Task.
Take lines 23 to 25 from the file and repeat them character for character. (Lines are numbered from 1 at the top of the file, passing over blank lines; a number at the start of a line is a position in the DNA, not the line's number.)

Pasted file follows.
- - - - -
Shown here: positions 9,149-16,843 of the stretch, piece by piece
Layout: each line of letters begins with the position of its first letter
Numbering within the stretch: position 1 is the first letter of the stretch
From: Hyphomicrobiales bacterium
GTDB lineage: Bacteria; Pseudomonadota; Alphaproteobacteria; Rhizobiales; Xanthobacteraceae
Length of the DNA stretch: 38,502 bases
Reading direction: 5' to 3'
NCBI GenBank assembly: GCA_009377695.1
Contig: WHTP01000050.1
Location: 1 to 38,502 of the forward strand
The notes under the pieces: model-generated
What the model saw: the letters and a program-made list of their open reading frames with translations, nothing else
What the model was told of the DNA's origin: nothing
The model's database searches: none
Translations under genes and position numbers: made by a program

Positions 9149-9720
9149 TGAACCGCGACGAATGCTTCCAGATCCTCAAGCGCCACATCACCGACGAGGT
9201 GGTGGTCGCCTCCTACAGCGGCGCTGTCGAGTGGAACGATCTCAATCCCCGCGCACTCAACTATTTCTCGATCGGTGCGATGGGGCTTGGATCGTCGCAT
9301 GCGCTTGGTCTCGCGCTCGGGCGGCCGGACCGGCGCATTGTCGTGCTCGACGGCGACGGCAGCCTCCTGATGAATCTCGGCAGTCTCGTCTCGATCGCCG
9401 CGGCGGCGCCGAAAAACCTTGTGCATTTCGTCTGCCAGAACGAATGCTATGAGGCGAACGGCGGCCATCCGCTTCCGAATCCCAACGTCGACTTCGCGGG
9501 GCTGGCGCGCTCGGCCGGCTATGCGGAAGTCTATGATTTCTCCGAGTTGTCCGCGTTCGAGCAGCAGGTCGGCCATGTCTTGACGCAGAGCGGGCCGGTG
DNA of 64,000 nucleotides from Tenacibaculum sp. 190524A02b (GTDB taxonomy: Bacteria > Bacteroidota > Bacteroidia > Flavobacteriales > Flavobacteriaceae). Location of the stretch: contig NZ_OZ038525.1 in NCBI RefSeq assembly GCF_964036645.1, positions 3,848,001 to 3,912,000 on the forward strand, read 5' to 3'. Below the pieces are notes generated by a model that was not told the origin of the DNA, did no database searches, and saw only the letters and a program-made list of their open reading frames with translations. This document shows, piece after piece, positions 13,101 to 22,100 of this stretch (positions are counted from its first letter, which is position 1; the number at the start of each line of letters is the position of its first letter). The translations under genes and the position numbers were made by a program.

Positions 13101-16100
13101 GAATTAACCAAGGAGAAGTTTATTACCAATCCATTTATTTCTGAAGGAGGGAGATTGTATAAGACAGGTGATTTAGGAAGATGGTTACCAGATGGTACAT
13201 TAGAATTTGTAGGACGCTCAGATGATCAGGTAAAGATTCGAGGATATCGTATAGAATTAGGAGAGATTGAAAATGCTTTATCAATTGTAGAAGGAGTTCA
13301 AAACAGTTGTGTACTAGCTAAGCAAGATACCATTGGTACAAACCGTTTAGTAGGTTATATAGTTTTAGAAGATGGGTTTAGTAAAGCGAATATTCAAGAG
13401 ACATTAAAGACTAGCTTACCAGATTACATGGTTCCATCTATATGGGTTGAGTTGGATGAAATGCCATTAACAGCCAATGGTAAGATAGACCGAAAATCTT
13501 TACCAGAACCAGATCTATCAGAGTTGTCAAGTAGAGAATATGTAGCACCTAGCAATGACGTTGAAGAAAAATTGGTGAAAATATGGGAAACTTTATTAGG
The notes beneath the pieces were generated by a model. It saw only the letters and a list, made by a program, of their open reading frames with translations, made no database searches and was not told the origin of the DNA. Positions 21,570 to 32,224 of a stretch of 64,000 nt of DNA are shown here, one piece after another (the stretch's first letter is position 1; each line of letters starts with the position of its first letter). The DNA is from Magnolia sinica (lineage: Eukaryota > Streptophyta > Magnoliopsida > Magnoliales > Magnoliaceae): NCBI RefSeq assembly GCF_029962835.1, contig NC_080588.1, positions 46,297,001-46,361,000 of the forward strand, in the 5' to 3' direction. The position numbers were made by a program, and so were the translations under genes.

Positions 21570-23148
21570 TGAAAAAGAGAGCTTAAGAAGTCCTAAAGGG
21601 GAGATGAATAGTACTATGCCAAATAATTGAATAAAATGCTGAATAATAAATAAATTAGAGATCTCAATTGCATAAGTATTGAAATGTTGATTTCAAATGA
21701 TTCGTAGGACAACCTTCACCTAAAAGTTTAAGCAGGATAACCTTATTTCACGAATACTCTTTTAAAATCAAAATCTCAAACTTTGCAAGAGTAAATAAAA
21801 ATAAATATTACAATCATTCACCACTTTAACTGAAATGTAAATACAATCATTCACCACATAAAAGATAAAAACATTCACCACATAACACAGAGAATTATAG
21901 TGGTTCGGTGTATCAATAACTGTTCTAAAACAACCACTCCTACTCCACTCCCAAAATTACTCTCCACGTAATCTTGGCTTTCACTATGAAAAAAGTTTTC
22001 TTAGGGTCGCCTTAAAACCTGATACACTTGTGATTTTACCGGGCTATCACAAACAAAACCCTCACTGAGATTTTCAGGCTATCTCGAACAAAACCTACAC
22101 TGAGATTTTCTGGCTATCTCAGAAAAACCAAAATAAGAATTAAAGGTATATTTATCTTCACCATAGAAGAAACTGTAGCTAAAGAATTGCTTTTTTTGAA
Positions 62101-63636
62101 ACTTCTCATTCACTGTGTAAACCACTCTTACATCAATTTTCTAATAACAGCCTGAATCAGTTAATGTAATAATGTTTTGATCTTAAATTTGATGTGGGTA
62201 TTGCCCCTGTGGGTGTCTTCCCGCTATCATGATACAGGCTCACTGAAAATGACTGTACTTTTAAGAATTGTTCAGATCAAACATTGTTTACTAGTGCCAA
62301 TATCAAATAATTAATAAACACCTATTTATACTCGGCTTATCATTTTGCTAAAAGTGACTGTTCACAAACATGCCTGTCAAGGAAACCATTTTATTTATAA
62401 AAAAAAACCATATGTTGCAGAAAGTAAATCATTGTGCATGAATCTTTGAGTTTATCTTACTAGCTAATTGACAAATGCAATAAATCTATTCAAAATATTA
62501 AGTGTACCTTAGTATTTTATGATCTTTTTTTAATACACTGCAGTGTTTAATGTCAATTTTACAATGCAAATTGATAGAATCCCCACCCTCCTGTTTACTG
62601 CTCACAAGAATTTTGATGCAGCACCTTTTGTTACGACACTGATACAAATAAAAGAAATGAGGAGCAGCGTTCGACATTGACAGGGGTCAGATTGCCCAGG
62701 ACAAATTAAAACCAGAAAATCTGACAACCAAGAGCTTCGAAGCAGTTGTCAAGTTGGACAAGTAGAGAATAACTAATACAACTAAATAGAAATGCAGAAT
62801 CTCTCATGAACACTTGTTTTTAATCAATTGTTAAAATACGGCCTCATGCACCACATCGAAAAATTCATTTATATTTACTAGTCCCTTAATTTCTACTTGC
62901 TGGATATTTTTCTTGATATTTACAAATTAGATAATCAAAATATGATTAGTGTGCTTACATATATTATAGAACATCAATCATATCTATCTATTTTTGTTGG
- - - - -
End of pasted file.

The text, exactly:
Positions 13101-16100
13101 GAATTAACCAAGGAGAAGTTTATTACCAATCCATTTATTTCTGAAGGAGGGAGATTGTATAAGACAGGTGATTTAGGAAGATGGTTACCAGATGGTACAT
13201 TAGAATTTGTAGGACGCTCAGATGATCAGGTAAAGATTCGAGGATATCGTATAGAATTAGGAGAGATTGAAAATGCTTTATCAATTGTAGAAGGAGTTCA